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555 timer DSLR time lapse shutter release

Discussion in 'Electronic Basics' started by Dave, Feb 21, 2007.

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  1. Dave

    Dave Guest

    I've tried to use a Velleman timer kit for time-lapse photography with
    my Pentax DSLR camera but the single relay output isn't enough.

    The Pentax-made *manual* cable release is terminated in a standard
    2.5mm stereo jack plug. When the button is pressed, the centre contact
    on the plug is shorted to the one nearest the body (triggering
    autofocus etc) and when the button is pressed further in, these two
    contacts remain shorted but the contact furthest from the plug's body
    is then also shorted to trigger the shutter release.

    What's needed for the 555 time-lapse circuit is second relay whose
    Normally Open contacts close as well, a fraction of a second after the
    first one. All 3 connections were shorted at this point when I checked
    the manual cable release with a continuity tester.

    I've considered adding a single transistor triggered by the 555's
    output but with a simple RC time delay, e.g. its base taking a finite
    time to reach a sufficiently high voltage to turn the transistor on,
    and consequently activating the relay.

    I'd be grateful for any suggestions to achieve this result. It's been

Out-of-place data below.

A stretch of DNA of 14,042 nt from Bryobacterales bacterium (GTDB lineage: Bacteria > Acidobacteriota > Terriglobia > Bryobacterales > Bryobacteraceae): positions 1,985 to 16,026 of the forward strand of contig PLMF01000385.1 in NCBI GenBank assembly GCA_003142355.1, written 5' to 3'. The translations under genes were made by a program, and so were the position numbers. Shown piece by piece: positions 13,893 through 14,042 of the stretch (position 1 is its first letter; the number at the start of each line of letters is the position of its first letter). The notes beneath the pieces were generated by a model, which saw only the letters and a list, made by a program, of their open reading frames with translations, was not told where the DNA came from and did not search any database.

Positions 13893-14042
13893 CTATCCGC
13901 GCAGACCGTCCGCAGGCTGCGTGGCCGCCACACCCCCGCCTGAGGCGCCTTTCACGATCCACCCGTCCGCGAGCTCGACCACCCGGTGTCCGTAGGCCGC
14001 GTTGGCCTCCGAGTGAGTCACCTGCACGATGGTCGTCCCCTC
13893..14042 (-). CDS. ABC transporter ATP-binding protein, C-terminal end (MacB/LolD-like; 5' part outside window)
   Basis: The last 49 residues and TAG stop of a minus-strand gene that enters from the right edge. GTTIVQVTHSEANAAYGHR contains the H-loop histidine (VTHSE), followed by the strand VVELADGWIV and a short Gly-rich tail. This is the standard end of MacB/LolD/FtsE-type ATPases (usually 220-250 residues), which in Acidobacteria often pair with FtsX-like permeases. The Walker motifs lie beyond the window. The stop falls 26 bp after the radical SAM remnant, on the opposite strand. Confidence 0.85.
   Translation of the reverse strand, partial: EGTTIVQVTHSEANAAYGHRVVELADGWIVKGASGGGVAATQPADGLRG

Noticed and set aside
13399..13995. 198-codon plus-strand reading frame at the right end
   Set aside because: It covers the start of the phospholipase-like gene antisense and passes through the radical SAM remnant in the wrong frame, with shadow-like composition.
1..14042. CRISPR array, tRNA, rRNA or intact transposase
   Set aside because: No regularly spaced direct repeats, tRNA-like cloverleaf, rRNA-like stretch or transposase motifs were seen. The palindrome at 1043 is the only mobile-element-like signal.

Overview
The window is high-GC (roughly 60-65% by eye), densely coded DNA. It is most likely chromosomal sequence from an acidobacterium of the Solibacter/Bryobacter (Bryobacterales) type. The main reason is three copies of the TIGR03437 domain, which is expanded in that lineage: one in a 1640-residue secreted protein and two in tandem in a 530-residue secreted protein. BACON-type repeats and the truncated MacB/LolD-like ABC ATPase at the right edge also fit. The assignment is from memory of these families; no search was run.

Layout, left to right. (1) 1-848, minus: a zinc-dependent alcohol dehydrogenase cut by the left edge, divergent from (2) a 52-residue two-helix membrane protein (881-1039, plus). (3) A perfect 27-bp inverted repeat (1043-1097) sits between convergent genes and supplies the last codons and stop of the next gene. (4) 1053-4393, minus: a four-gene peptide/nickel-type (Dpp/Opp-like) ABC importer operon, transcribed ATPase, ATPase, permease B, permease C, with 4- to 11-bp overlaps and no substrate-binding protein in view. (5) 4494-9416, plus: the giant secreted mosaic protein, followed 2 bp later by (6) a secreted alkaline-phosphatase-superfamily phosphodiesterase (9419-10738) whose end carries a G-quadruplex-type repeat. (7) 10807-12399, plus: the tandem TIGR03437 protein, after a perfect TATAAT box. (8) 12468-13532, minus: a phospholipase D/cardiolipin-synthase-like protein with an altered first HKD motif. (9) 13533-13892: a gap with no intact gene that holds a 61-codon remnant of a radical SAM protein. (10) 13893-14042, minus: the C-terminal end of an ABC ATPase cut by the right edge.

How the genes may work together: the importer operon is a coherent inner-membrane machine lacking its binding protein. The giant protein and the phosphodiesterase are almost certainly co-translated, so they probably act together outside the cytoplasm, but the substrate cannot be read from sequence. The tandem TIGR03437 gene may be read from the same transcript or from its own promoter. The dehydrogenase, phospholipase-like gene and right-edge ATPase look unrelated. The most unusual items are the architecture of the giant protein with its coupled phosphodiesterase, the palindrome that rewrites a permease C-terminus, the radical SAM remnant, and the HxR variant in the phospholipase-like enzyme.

years since I've done much with a soldering iron and electronic
    construction. Maybe I should be using a thyristor instead of a
    transistor, or a Darlington or something. I want to keep it simple.

    Thanks in advance, Dave.
    <> 3000 photos especially
    Edinburgh & Scotland. + 3D rendered art, old ads etc.
    Délété david for email; watch the spam filters.
  2. John Fields

    John Fields Guest

    I'm not sure that's such a good way to do it because it won't
    unshort the contacts in the same sequence the manual cable release
    would. The way I'd do it would be to use a window comparator and
    drive it with an RC which would be driven by a 7555. That way, the
    last comparator that turned on would be the first to turn off and
    the 7555 would supply the charge and discharge path though its
    totem-pole output.

    If you like I can draw you a schematic, but I'll need to know:

    1. What's your supply voltage.
    2. What are you using to trigger the 555
    3. How long is the entire shutter release sequence?
  3. ehsjr

    ehsjr Guest

    I'm not sure what your velleman kit does. Presumably this:
    | |
    ------- --------- (autofocus etc)
    T0 T1 T2

    And you need this?

    | |
    ------- --------- (autofocus etc)
    T0 T1 ---- T2
    | |
    ----------- ------ (shutter)
    T0 T1a T1b T2

    In the absence of any specs, and if you have
    a bunch of relays, you could try this:

    n/o Contact RY1-1 n/o RY1-2 n/o
    |>| |>| |>|
    +12 ---o o----+---o o---+-----+ +---o o---> auto-
    | | | | focus
    +-----+ [RY2] [D2] |
    | | | |a |
    [D1] [RY1] +-----+ +---------> Camera
    a| | + | | | common
    +-----+ [470uF] [10K] |
    | | | |